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  1. Lack of obfuscation
  2. Hashed video links

Is there a way to securely present a Flash video player (SWF) without the user determining the streamed video's direct link (through page source or other means)? Assume the Flash video player is non-proprietary and completely changeable. Would sufficient security be possible without SWF obfuscation?

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What's your objective? Prevent the user from downloading the video? Prevent hot-linking? – Tchoupi Jul 30 '12 at 20:17
Both. Essentially, my goal is to prevent link exposure at all costs. – Daniel Li Jul 30 '12 at 20:21
Are your videos accessible on a standard http:// address? – Tchoupi Jul 30 '12 at 20:22
Through a CDN, so yes. – Daniel Li Jul 30 '12 at 20:22
I've seen RTSP used in other projects, which makes it harder to access the video as it's streaming and not at a direct URL, but this can be circumvented by a more technical user. – nickb Jul 30 '12 at 20:48
up vote 2 down vote accepted

I see 3 possible solutions


I have tried it and I think it's the best streaming solution so far. It's less expensive that Adobe Flash Media Streaming and its architecture is easier to scale. But this is not compatible with your existing CDN solution. Wowza offers a token based security plugin that prevent a flash client to stream the video without being allowed first: And it is a true streaming environment so you will be less worried about users sniffing their browser connections and downloading the content. Although it's not completely bullet proof, it is pretty safe, because you'll use streaming protocols, such as rtsp://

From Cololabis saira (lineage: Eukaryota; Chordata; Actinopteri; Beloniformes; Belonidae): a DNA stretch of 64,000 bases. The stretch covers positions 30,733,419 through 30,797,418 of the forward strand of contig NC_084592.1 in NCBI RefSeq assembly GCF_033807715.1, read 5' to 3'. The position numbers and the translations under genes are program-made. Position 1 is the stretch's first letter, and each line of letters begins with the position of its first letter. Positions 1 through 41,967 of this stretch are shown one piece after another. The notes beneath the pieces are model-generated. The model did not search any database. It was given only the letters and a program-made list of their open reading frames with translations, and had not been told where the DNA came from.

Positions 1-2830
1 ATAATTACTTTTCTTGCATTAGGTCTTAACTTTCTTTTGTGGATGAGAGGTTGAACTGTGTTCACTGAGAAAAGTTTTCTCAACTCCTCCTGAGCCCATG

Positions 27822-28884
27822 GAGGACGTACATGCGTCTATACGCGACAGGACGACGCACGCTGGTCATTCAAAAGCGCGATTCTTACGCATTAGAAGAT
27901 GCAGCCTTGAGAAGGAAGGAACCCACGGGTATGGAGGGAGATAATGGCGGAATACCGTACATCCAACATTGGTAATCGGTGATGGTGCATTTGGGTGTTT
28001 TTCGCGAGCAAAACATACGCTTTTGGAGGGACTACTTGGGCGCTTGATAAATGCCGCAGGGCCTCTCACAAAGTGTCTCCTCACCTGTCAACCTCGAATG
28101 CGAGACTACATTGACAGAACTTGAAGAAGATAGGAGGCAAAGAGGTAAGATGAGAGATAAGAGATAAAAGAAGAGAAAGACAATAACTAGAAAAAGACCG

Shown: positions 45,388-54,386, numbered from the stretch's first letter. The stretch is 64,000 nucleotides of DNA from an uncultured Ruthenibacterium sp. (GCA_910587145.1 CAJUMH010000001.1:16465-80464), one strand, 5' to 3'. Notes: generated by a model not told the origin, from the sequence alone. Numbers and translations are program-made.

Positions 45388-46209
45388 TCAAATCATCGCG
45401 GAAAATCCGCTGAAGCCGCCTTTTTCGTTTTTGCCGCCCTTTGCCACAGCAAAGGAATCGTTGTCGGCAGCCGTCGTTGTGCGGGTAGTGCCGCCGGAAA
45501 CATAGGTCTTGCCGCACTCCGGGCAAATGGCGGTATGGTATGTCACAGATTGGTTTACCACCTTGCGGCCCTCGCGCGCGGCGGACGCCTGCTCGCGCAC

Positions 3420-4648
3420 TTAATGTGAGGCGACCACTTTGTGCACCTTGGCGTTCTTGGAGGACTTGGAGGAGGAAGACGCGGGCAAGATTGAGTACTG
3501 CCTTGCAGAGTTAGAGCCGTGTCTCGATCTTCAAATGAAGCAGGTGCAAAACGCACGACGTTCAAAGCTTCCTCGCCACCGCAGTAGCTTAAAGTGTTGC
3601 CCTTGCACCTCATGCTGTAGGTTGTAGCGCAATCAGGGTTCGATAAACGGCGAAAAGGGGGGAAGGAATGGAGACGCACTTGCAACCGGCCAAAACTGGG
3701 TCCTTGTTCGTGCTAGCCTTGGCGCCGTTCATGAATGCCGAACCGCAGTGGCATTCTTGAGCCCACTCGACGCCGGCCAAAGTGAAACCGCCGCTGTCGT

Lighttpd + mod_secdownload

It is also token based and require you to host the videos behind a Lighttpd webserver. It will make the video links expire after a certain amount of time, which will make hot linking not impossible, but harder to maintain, since it requires the 'hot-linkers' to change the links every time it expires. Depending on the length of your videos, it could expire after 5 minutes, which is quite secure.

CDN Token Auth

I've been using EdgeCast as a CDN for images and videos, and they offer the same type of protection as Lighttpd + mod_secdownload. It's called 'Token-Based Authentication' and it's probably available in other CDN services too. Using the EdgeCast API I can request a token for a specific URL, with an expiration time. Exactly as I would do with mod_secdownload. With a 5 minutes expiration time, hotlinking become useless.


If you can, using a streaming server is the best way to prevent content download and hotlinking. Any attempt to obfuscate URLs in a browser will eventually fail, because it is too easy to sniff browser connections and just repeat the same protocol. For the same reason any obfuscation in the Flash client won't work, because the browser will reveal a downloadable URL.

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